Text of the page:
TOK Exhibition
Science Fair Video Style Exhibition for TOK.
9 months ago



The TOK Exhibition is project requirement for the IB cuirriculum. Since I won't be able to be there in "person" This is a series of videos that I will be making to showcase my project.

The Essay


Object 1: My Chess Board

Excerpt from the Essay (Section 2: Chessboard)

The game of chess surpasses what the human mind can fully comprehend, with over 10^120 possible positions (Shannon p. 4). Even the most skilled players cannot calculate all possible moves and positions in a game (Kasparov p. 1), revealing the limits of the human brain’s capacity to process information. More formally, this is called the ”Cognitive skill” of the human mind. The brain can only process a limited amount of information at any given moment, and it relies on various shortcuts and heuristics to make sense of the world (Douglas et al. p. 1).

In the context of chess, these limitations become particularly apparent (Burgoyne et al. p. 3). While computers can analyze billions of possible moves per second and calculate outcomes with near-perfect accuracy, humans are limited to processing only a fraction of this information. As a result, even the best human players are prone to making mistakes and overlooking key moves. This idea of limited understanding extends beyond chess, of course. We are constantly faced with the challenge of understanding complex systems in fields ranging from science and technology to politics and economics (Sterman p. 4). The human brain has a finite capacity for processing information, and therefore cannot fully understand all the intricacies of complex systems above our cognitive capacity.

Object 2: My Copy of 'The Republic' by Plato

Excerpt from the Essay (Section 3: The Republic, Plato)

In this section, I focus on Books VI-VII of ”The Republic”, Plato (sec. 6 ∼ 7), where he delves into the concept of justice and its application to a just city-state. Of particular interest is Plato’s use of the Allegory of the cave to distinguish between the world of appearances and the ’real’ world of Platonic Forms (Silverman sec. 9).

Plato’s Theory of forms asserts that there exists an objective reality beyond the physical world we experience. The physical world, for Plato, is a mere imitation of the real world of Forms. The Forms are eternal, unchanging, and perfect, while the physical world is constantly changing, imperfect, and temporary (Kraut sec. 10).

The allegory depicts a group of people who have been chained their entire lives in- side a dark cave, facing a wall on which shadows are projected. They believe that these shadows are the only reality and have no knowledge of the outside world. However, if one of the prisoners were to be released and leave the cave, they would discover the real world, illuminated by the sun.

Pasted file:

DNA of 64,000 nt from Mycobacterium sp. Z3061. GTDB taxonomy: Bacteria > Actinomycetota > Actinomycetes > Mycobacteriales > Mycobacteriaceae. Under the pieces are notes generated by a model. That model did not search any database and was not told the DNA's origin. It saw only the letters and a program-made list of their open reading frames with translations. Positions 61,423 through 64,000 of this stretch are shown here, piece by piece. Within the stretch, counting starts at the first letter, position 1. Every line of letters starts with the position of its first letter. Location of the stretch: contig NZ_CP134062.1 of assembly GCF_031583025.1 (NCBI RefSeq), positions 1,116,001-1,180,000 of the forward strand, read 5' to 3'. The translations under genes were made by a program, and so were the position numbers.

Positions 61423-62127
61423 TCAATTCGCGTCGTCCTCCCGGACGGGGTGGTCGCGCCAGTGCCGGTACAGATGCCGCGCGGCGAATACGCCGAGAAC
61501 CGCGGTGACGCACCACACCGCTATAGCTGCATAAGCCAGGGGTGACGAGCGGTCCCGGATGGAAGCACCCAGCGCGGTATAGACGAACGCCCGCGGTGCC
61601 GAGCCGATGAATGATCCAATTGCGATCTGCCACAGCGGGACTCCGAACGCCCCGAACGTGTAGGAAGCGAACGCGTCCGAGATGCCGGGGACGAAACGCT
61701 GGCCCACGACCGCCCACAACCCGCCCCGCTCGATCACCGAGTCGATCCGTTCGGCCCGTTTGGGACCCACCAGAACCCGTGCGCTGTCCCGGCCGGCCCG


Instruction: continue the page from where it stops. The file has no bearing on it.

According to Plato, the shadows are fragments of reality perceivable by our senses, while outside the cave are the true forms (sec. 3) which can only been seen through reason (natural sciences, mathematics, deductive logic, etc.).

Plato’s Theory of Forms (sec. 3) and the Allegory of the Cave (sec. 3) illustrates that our perception of reality is limited by our senses and our experiences. The prisoners in the cave only know the reality they have experienced, and they cannot conceive of any other reality until they are shown it. Similarly, our perception of reality is limited by our senses and experiences, and we can only gain knowledge of the Forms through reason and philosophy, which is never complete or absolute (Raatikainen). This implies, given our current understanding, there may exist things we can never fully comprehend the true nature of.

Object 3: My Dad's Telescope (I'm not allowed to touch it)

Excerpt from the Essay (Section 4: The Republic, Plato)

To me, my dad’s telescope is more than just a tool for observing the cosmos. It is a testament to the power of human curiosity and our unrelenting desire to understand the world around us.

Throughout history, both the humble beginnings of Galileo’s first telescope in the 1600s (Galileo and the Telescope — Modeling the Cosmos — Articles and Essays — Finding Our Place in the Cosmos) and the cutting-edge advancements embodied by the James Webb Telescope of the 21st century (Gardner et al.) have exemplified the remarkable capability of a seemingly simple tool to propel us towards the boundaries of human knowledge.

A telescope is a simple apparatus, made out of just a few lenses and mirrors. Nonetheless, it has a large impact on the limits of our understanding. It allows us to peer into the depths of space thus uncovering celestial marvels once invisible to the naked eye.



I hope you enjoyed reading my essay! If you have any questions, comments, or concerns there are two things you can do as of now:

I'll get back to you as soon as I can!